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First Soda, Now Milk: NYC Wants To Extend Ban to Popcorn, Milk Drinks

By    |   Wednesday, 13 June 2012 11:35 AM

First it was large, sugary soft drinks. Now, the New York City diet police want to take away moviegoers’ jumbo tubs of popcorn as well.

The city’s Board of Health plans to hold a public hearing on July 24 on Mayor Michael Bloomberg’s proposal to ban sales of 16-ounce soft drinks in restaurants, movie theaters, and sports arenas. Bloomberg says getting rid of the supersized, high-calorie beverages will help stem the obesity epidemic.

At a meeting Tuesday night, Board of Health members — who are all appointed by the mayor — expressed support for Bloomberg’s plan, and suggested broadening it to include other fattening snacks.

One member, Dr. Bruce Vladeck, said it would be a good idea to limit the sizes of buttery popcorn sold in movie theaters.

“Popcorn isn’t a whole lot better from the nutritional point of view than soda is, and may have even more calories,” Vladeck said.

Milk-based drinks are also coming under scrutiny.

“There are certainly milkshakes and milk-coffee beverages that have monstrous amounts of calories,” said board member Dr. Joel Forman. “I’m not so sure what the rationale is not to include those.”

Editor's Note: What Sugar Does to Your Body: New Video Shows Damage.

Assistant Health Commissioner Susan Kansagra praised the proposal to limit soft drinks sizes. She said the obesity leads to 5,800 deaths a year in the city and costs taxpayers $4 billion a year.

The New York City Restaurant Association has vowed to take legal action if the proposal is passed. The beverage industry has complained that it is being unfairly singled out.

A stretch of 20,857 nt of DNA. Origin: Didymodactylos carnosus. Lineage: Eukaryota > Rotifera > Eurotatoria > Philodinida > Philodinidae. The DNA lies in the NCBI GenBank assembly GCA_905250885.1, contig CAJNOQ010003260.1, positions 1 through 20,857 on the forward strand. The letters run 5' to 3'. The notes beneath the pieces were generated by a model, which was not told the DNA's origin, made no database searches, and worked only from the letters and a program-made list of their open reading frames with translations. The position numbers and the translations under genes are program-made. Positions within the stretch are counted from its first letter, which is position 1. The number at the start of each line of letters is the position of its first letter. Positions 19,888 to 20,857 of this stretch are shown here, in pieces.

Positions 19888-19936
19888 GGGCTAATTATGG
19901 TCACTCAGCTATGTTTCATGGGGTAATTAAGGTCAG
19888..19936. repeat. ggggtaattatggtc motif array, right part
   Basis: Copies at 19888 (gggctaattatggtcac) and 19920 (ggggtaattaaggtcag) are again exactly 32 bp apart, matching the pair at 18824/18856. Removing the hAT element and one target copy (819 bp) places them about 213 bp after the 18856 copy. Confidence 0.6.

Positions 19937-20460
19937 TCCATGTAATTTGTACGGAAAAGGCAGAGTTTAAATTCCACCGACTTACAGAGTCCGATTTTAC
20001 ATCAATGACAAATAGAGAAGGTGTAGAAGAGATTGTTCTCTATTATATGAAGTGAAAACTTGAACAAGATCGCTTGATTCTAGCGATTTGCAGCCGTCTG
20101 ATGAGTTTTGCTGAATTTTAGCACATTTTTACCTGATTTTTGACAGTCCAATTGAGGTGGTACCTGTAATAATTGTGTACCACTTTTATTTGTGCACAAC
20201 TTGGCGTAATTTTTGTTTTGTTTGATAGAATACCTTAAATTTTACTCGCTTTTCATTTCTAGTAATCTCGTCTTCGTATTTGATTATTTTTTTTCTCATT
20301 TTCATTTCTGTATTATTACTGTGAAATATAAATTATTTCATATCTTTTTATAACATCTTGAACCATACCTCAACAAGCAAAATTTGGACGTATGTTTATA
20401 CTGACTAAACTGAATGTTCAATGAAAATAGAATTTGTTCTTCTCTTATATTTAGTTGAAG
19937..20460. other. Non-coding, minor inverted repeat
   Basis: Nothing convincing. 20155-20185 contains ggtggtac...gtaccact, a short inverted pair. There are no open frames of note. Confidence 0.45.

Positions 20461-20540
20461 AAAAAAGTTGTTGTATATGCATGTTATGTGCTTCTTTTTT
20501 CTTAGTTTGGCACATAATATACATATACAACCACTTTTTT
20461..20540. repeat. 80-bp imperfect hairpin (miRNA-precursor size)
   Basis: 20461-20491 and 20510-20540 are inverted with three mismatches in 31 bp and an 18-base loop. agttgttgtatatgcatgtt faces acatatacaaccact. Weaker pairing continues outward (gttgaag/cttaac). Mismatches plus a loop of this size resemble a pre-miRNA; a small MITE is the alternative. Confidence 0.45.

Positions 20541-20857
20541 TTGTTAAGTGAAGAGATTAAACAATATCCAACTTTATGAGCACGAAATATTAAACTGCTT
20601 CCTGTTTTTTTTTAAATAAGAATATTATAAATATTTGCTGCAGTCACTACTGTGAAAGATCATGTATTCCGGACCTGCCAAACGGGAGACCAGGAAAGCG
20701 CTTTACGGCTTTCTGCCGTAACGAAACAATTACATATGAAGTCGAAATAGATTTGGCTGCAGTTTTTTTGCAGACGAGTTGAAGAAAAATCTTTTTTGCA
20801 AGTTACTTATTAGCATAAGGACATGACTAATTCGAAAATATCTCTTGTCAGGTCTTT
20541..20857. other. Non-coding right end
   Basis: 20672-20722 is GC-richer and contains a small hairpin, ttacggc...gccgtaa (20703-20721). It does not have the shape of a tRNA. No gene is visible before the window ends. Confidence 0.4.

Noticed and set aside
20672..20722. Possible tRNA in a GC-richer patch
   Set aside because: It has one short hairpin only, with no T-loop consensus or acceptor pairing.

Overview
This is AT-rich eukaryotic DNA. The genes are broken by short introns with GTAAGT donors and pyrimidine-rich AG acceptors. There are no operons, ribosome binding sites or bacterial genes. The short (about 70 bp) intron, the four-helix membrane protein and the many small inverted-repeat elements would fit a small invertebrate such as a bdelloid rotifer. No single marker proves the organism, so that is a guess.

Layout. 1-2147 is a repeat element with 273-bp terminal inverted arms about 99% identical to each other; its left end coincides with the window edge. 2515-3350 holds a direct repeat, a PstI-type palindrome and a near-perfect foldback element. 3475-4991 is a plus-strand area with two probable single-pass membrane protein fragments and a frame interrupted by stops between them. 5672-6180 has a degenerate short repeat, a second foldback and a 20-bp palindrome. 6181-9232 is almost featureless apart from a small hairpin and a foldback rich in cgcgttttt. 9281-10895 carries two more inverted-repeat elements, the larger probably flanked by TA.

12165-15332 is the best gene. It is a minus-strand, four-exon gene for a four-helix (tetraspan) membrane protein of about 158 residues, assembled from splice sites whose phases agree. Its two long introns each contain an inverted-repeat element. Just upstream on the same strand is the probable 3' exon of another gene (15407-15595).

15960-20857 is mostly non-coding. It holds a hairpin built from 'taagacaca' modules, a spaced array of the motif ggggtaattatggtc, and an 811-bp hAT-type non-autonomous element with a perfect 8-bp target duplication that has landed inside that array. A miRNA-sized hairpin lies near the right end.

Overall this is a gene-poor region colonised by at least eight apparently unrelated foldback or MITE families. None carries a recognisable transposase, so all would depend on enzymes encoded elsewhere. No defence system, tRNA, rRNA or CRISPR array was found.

Health board member Dr. Sixto Caro said the proposal restrictions could have a negative economic effect on small businesses and also hurt low-income New Yorkers.

“We are targeting the low-income small business rather than the big company,” Caro told the New York Daily News.

A Quinnipiac University poll released Wednesday found that New York City voters oppose the soda size limits, 51 percent to 46 percent.

The Board of Health plans to vote on the proposed ban sometime in September.  If it is approved, it would go into effect in September 2013.

In 2006, New York became the first major U.S. city to ban cooking with trans-fats. Now, several cities have adopted similar bans.

Since 2008, New York also has required chain restaurants to post calorie counts with their menu items.

And late last year, San Francisco banned fast-food restaurants from including free toys with McDonald’s Happy Meals and children’s meals. Proponents said the trinkets lured children into nagging their parents to let them eat food with lower-nutritional value.

Editor's Note: What Sugar Does to Your Body: New Video Shows Damage.

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Wednesday, 13 June 2012 11:35 AM
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